Common Stakes – Local Perspectives: Institute for Contemporary Art
By: Por: Noah Simblist and Stephanie Smith
Summer Sessions Built Environment field research with Duron Chavis, Marshall Brown, Ryan Rinn (L-R back); Noah Simblist, Enjoli Moon, David Riley (L-R front), June 2019. Photo: Stephanie Smith
For the ICA, Commonwealth brings up a number of important issues. First, the notion of “the commons” is one that the ICA is centered on. It has promised to be a common space for multiple communities within Virginia Commonwealth University and the city of Richmond. Second, the notion of “wealth” is something that neither the museum nor the university define exclusively in monetary terms, instead advocating for value in terms of culturally or educationally enriching experiences. At the same time, the ICA and VCU acknowledge that actual capital has real material effects on our institutions despite their lofty goals.
The university is a particular context for the ICA. It promises to be a space for discourse and knowledge but is also a major force of development. As a result VCU is an active agent in the complexity of class and race in the city of Richmond. To develop this project Noah Simblist and Stephanie Smith taught an undergraduate seminar on the topic of Commonwealth in spring 2019. This course was a space for the curators to collaborate with students in an early phase of research for the project and to hone in on the key concepts of the project. They read historical and theoretical texts ranging from the 1776 Virginia Declaration of Rights to Michael Hardt and Antonio Negri’s 2009 book Commonwealth. Other texts included Silvia Federici’s “Feminism and the Politics of the Commons” and Taylor Keeanga-Yamahtta’s book How We Get Free: Black Feminism and the Combahee River Collective.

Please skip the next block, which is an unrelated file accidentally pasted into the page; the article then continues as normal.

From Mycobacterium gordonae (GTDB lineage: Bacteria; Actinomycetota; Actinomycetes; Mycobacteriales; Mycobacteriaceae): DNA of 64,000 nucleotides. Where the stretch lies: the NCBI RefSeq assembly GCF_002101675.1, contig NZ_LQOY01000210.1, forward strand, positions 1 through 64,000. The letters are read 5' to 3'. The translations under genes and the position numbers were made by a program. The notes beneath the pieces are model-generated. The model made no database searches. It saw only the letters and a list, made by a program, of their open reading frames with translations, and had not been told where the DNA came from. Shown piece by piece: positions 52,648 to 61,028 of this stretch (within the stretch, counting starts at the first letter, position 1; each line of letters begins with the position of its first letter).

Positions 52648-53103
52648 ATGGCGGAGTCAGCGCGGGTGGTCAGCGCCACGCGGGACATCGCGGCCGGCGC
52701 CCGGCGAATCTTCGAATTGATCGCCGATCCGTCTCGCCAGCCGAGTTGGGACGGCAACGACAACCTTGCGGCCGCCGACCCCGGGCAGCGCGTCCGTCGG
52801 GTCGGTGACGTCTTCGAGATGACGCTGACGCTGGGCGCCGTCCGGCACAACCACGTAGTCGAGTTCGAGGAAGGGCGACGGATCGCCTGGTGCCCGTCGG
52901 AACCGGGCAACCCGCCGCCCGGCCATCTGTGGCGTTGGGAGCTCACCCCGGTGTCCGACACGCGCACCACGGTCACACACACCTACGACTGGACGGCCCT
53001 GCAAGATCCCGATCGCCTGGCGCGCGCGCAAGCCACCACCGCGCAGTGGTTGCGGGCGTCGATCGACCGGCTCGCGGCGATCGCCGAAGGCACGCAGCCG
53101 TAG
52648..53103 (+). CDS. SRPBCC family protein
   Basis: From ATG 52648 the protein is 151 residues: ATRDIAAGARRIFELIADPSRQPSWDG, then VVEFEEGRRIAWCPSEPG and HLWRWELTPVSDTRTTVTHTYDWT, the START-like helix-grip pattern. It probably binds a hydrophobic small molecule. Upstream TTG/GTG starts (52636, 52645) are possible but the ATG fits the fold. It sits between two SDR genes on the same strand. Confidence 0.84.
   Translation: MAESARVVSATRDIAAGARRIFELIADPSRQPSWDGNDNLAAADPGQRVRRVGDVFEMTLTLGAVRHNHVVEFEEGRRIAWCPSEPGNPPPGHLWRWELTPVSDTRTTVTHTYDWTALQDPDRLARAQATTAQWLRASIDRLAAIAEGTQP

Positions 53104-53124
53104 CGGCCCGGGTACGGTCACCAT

But the context of this class, and the university itself, is the city in which it was held. Histories of class- and race-based divisions are inscribed in the city of Richmond itself, as are histories of resistance, resilience, and coalition. Richmond was the capital of the Confederacy, as evidenced by Monument Avenue and other traces of its racist past. But it also was a foundational site of the American Revolution and the beginnings of American democracy. As a way to extend study to the public, the ICA presented Summer Sessions: Commonwealth, an extensive public research and discussion series that considered the ideas of Commonwealth in relation to Richmond. It was developed in partnership with local activists and artists, several of whom we went on to commission (Duron Chavis as well as Quilian Riano of DSGN AGNC, Alicia Díaz, and The Conciliation Project, and program partner Rebecca Keel of Southerners on New Ground). Summer Sessions: Commonwealth was organized into thematic segments that included Natural Resources, Built Environment, Dependence + Independence, Assembly, and Public Domain. These sessions included lectures, workshops, performances, and field trips. The project was designed by DSGN AGNC + Fundacíon Horizontal + El Equipo Mazzanti, as a flexible discursive space that allowed for multiple forms of education and engagement. Significantly, it was sited in the first floor gallery of the ICA, the same site where the exhibition of the commissioned works can be found in fall 2020.